How many fast-food restaurants have you driven through at 6 p.m. on a work night, with a hungry child screaming at you? Many of us have, and as parents we likely feel guilty. Childhood obesity is rapidly on the rise in this country. A recent study published in the Wall Street Journal sites the obesity epidemic as global: 2.1 billion people, or about 29 percent of the world’s population, were either overweight or obese in 2013. The U.S. Centers for Disease Control and Prevention (CDC) defines obesity as having excess body weight for a particular height from fat, muscle, bone, water or a combination of those factors. They state that being overweight or obese is a result of “caloric imbalance,” which means the amount of calories consumed is larger than calories burned.
It is important for your child to maintain a healthy weight, because obesity can increase their risk factors for developing:
As a parent who struggles with this condition with my son, I want to help parents understand how to safely and effectively help children lose weight. I partnered with a number of experts at CHLA to help provide you with some simple dietary changes you can make and easy ways to keep your child active.
Make small changes!
When trying to improve your child’s eating habits, slow and steady wins the race! Megan Lipton, MA, CRP, director of Kids N Fitness© at Children’s Hospital Los Angeles, recommends starting slowly with small changes, like the ones listed here:
- Dilute juice with water.
- Add more vegetables to family meals.
- Switch from three sodas a day to two sodas to diet soda to water, etc.
- Reducing or eliminate sweetened beverages, including juice. Drink water instead.
- Make sure your family is getting a diet high in fiber. Whole grains, beans, fruits and vegetables are high in fiber and will aid in helping your child feel full, longer.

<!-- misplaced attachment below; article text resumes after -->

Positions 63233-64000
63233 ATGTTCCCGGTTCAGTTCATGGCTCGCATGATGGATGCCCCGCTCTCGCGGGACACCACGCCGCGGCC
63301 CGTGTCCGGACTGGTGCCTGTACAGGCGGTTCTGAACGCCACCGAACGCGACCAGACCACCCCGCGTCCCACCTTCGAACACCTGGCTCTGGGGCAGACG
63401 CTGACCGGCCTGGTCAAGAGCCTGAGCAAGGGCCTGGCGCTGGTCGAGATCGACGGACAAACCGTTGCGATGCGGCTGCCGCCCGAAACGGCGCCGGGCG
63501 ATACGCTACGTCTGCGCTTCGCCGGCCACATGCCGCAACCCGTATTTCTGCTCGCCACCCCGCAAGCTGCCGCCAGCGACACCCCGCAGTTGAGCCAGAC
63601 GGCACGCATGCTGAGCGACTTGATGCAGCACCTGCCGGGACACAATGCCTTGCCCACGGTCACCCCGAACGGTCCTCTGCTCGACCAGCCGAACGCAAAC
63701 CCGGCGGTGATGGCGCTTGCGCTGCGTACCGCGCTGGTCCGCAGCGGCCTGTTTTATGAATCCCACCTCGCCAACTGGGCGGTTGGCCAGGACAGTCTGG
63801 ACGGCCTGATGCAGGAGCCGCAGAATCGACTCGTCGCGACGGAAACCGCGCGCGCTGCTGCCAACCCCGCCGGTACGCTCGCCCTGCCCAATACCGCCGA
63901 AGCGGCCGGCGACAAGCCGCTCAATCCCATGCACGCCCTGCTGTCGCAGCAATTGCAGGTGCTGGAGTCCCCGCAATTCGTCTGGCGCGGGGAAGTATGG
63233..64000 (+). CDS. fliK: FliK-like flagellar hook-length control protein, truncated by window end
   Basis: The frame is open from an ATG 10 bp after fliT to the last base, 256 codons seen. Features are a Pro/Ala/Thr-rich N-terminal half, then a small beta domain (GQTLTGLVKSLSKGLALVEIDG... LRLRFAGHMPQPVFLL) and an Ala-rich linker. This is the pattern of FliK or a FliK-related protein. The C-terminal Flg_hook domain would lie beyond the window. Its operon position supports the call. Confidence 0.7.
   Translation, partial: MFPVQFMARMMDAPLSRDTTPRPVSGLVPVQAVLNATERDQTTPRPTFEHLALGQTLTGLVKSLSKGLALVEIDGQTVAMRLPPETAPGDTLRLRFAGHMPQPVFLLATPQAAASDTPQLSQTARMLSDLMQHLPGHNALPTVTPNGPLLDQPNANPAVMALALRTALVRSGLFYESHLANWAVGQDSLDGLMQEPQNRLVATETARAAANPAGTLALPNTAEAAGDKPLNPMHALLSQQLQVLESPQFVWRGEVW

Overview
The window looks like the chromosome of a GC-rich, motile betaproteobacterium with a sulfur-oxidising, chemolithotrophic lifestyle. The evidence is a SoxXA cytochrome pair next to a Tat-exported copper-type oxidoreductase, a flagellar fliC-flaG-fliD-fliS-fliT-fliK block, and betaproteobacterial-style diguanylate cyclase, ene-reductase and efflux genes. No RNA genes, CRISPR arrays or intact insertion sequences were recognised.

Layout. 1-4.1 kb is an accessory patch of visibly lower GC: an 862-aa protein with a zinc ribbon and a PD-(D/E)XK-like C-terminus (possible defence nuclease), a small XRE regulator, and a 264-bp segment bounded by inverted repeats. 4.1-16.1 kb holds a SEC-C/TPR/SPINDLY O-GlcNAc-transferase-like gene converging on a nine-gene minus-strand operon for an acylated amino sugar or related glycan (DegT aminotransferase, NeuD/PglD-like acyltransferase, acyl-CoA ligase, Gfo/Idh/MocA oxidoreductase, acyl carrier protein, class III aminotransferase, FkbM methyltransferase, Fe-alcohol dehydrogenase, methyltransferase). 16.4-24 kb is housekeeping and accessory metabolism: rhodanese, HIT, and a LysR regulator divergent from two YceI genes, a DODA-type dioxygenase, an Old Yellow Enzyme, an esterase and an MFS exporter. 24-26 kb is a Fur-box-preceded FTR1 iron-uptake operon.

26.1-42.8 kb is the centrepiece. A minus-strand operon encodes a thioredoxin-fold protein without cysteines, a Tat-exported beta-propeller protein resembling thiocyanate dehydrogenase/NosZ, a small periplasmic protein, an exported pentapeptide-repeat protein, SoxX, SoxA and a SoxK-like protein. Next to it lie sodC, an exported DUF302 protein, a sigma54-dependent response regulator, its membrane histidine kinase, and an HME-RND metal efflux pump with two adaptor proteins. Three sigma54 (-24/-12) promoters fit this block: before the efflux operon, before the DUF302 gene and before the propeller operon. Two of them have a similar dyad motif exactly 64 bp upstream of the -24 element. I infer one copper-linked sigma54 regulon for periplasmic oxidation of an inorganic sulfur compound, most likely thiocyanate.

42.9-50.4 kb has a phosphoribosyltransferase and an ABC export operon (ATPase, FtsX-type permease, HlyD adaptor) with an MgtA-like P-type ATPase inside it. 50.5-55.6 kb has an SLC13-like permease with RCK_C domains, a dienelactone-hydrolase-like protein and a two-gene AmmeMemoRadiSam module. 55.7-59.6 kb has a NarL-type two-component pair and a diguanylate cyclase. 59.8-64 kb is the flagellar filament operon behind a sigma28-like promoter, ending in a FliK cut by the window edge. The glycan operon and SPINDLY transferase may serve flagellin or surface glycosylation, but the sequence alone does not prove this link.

- Make sure the child is getting enough sleep.
- Eat together as a family whenever possible.
- Be a good role model. Let your child see you eating and enjoying healthy food.
One of the best ways to encourage your child to be more active is by setting a good example. Ask your child if he wants to join a sports team or class, such as basketball, swimming or dance. Many schools and community centers offer sports and performing arts classes for children.
If your child feels uncomfortable participating in activities such as sports, help him find physical activities that are fun and not competitive, including dancing to music, playing tag, jumping rope or riding a bike. Be active as a family. Assign active chores such as making the bed, sweeping the floor, raking leaves or vacuuming. Do it together. Why not plan active outings such as a walk through a local park, too?
Children spend a lot of time sitting down watching television, playing video games and using the computer. The following tips might help cut back on some of this inactive time:
- Limit screen time to no more than two hours per day.
- Help your child find fun things to do, such as acting out favorite books or stories, or doing a family art project.
- Encourage your child to get up and move during TV commercials and discourage snacking when sitting in front of a screen.
Childhood obesity is a condition that we can fight if armed with the proper tools. There is no greater advocate for your child than you! Don’t forget to make small, consistent changes, lead by example and, most important, have fun!
For more of Danielle’s tips to help your child lose weight and additional resources, visit WeTreatKidsBetter.org.